Swimming Australia is the peak governing body for competitive swimming in Australia. The body has approximately 100,000 registered members nationally in 1100 clubs across the country, which includes swimmers, coaches, officials, administrators and volunteers. The body oversees the management and development of the sport from the national team at the elite level, the conduct of national and international events, through to grass roots participation. The organisation's vision is to become Australia's leading sport through increased participation, continual outstanding performance and commercial excellence.
In 1985, the organisation had approximately 90,000 registered members.
Competitive national swimming championships were first held in 1894. Australia had swimmers at most major international swimming events since the 1896 Summer Olympics.
This interest led to the creation of the Amateur Swimming Union of Australia, the precursor to Swimming Australia, which was founded in 1909 at a meeting of state swimming representatives at the Sports Club on Hunter Street in Sydney's CBD. There they established a charter which included the key features of the promotion of uniformity of rules and regulations across Australia; the adjudication all matters of disputes between affiliated associations; the control and management of swimmers visiting Australia; the control and management of Australian representatives in any contest of international nature; and control the recognition of all "best on record" performances.
Within a short time the Amateur Swimming Union of Australia had extended its charter to include negotiation with the recently formed International Swimming Federation (Fédération Internationale de Natation, FINA).
James Taylor was the foundation president and served for the first 35 years of the body's existence from 1909 to 1944.
During 1985, under a new corporate structure, the Amateur Swimming Union of Australia was incorporated in the Australian Capital Territory and became Australian Swimming Inc.
On 1 October 2004, Australian Swimming became a company limited by guarantee and changed its name to Swimming Australia Ltd. Glenn Tasker served as the Chief Executive Officer until June 2008, and the organisation's headquarters is located at Unit 12, 7 Beissel Street, Belconnen, ACT. In 2013, Mark Anderson was appointed CEO.
The Australian Swim Team underwent a rebranding in 2014 and was renamed the Australian Dolphins Swimming Team.
Swimming Australia supports and runs the Swimming Australia National Training Centre at the Australian Institute of Sport in Canberra.
Swimming Australia announces a number of awards annually, most notably the Australian Swimmer of the Year Award.
Swimming Australia's key stakeholders includes:Swimming New South Wales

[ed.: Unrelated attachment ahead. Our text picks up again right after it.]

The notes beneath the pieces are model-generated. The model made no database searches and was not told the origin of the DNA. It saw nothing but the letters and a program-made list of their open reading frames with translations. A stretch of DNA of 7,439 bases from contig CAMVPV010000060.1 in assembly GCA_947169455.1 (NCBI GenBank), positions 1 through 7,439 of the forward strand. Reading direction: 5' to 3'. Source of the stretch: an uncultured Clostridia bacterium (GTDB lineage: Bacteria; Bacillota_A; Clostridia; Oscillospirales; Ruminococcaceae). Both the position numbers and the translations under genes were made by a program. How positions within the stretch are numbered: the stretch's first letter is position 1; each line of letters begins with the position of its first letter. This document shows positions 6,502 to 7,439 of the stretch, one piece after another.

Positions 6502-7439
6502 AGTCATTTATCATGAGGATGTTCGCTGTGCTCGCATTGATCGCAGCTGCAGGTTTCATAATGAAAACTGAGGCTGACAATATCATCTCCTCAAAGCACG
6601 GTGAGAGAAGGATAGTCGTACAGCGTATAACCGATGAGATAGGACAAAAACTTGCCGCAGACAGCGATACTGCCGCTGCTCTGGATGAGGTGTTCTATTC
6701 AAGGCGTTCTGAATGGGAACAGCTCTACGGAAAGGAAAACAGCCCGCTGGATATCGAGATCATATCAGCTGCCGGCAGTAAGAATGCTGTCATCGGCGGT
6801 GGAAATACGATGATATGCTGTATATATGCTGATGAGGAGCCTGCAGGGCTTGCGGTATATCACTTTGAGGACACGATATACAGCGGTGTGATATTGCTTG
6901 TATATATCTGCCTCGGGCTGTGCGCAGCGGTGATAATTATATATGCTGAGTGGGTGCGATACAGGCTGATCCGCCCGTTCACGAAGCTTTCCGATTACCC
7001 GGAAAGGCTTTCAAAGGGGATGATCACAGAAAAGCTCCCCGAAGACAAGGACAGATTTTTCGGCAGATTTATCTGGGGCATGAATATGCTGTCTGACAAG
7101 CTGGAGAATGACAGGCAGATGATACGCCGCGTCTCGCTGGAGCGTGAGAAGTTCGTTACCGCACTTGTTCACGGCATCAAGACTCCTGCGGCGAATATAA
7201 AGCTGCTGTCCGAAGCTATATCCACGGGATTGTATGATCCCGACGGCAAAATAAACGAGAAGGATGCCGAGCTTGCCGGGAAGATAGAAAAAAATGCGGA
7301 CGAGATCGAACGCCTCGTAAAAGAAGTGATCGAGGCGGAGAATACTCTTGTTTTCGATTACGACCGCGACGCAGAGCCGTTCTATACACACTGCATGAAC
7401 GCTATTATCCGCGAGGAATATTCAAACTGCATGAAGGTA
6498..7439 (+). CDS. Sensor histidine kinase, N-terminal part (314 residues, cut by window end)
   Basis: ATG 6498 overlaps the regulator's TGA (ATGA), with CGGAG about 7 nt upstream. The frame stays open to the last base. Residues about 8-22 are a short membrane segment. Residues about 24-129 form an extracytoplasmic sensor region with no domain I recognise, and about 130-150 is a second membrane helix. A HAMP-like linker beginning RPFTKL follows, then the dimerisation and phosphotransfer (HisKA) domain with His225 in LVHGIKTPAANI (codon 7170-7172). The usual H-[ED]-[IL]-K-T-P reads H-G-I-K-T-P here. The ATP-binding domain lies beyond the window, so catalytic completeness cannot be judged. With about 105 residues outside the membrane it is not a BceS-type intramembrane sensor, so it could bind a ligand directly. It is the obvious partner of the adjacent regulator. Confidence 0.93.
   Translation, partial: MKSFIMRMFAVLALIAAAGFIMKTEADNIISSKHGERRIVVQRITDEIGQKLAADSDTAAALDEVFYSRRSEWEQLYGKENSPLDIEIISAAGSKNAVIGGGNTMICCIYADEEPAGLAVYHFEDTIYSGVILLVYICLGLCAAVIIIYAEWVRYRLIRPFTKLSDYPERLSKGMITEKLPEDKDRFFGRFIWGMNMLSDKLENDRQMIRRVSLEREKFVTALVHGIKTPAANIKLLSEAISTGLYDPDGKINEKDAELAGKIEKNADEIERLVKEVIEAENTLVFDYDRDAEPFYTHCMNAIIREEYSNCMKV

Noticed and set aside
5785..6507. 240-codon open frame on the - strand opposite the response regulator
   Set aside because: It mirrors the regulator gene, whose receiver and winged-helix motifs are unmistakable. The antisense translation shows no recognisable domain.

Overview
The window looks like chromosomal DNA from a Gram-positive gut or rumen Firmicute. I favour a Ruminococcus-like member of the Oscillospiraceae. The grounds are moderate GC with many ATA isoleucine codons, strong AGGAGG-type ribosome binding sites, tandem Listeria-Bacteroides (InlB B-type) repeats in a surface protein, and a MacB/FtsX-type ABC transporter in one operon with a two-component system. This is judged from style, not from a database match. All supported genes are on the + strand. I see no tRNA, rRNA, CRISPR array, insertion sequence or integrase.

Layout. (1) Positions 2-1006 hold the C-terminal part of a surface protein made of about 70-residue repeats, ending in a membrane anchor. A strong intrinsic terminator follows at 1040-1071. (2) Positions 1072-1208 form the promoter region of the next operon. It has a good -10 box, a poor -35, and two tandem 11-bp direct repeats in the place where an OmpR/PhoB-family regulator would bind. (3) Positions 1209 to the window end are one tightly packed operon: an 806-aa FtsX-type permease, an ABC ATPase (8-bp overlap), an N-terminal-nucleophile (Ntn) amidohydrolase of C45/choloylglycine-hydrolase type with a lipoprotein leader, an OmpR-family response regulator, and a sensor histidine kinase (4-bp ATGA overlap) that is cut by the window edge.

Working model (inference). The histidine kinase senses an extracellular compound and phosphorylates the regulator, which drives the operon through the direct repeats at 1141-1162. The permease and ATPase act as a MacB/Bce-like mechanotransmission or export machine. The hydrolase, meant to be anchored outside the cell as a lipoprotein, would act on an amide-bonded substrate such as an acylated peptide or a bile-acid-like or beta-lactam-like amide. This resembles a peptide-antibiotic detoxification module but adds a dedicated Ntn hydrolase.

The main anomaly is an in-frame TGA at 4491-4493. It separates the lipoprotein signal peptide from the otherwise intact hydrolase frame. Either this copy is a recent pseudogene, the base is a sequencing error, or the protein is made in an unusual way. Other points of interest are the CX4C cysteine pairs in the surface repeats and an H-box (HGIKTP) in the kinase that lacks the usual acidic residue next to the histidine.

Swimming South Australia
Swimming Western Australia
Swimming Northern Territory
Australian Swimming Coaches and Teachers Association (ASCTA)
Australian Swimmers Association
Swimming Australia is affiliated to the following bodies:The Fédération Internationale de Natation (FINA)
The Australian Olympic Committee (AOC)
The Australian Commonwealth Games Association (ACGA)
The Australian Paralympic Committee (APC)
Oceania Swimming Association
Australian Water Safety Council
Whilst the following organisations are affiliated with Swimming Australia:Australian Waterpolo Association Inc
Australian Diving Association Inc
Australian Synchronised Swimming
AUSSI Masters Swimming in Australia
Swimming Australia is also a foundation member of AUSTSWIM and is involved in the development of an Australian Water Safety Organisation.
In July 2014 the Royal Commission into Institutional Responses to Child Sexual Abuse, a royal commission of inquiry initiated in 2013 by the Australian Government and supported by all of its state governments, began an investigation into the response of Swimming Australia to allegations of child sexual abuse against Terrance William Buck; the response of Swimming Australia, Swimming Queensland, and the Queensland Academy of Sport to allegations of child sexual abuse against Scott Volkers; and the responses of the Offices of the Directors of Public Prosecutions in Queensland and New South Wales to determine whether to prosecute allegations of child sexual assault; the response of Scone Swimming Club to the convictions of Stephen John Roser for indecent assault and for committing acts of indecency against a child; the response of the Queensland Commissioner for Children and Young People and Child Guardian to an application by Scott Volkers for a 'blue card'; and related matters. Six former students, a number of swimming executives, government officials, Margaret Cunneen SC, Anthony Moynihan QC, Nicholas Cowdery QC, Lloyd Babb SC, The Honourable Justice Leanne Clare SC and Paul Rutledge gave evidence or made statements before the Royal Commission. The Royal Commission heard from women who alleged they'd been abused as children and that despite informing officials, the alleged perpetrators did not face criminal trial on the basis of recommendations provided by government prosecutors in both New South Wales and Queensland. In April 2015 Swimming Australia president John Bertrand issued an apology to former swim students who were victims of sexual abuse.
Allegations against various swimming coaches were reported as first aired in the media up to ten years earlier; and new cases were alleged following the Royal Commission hearings.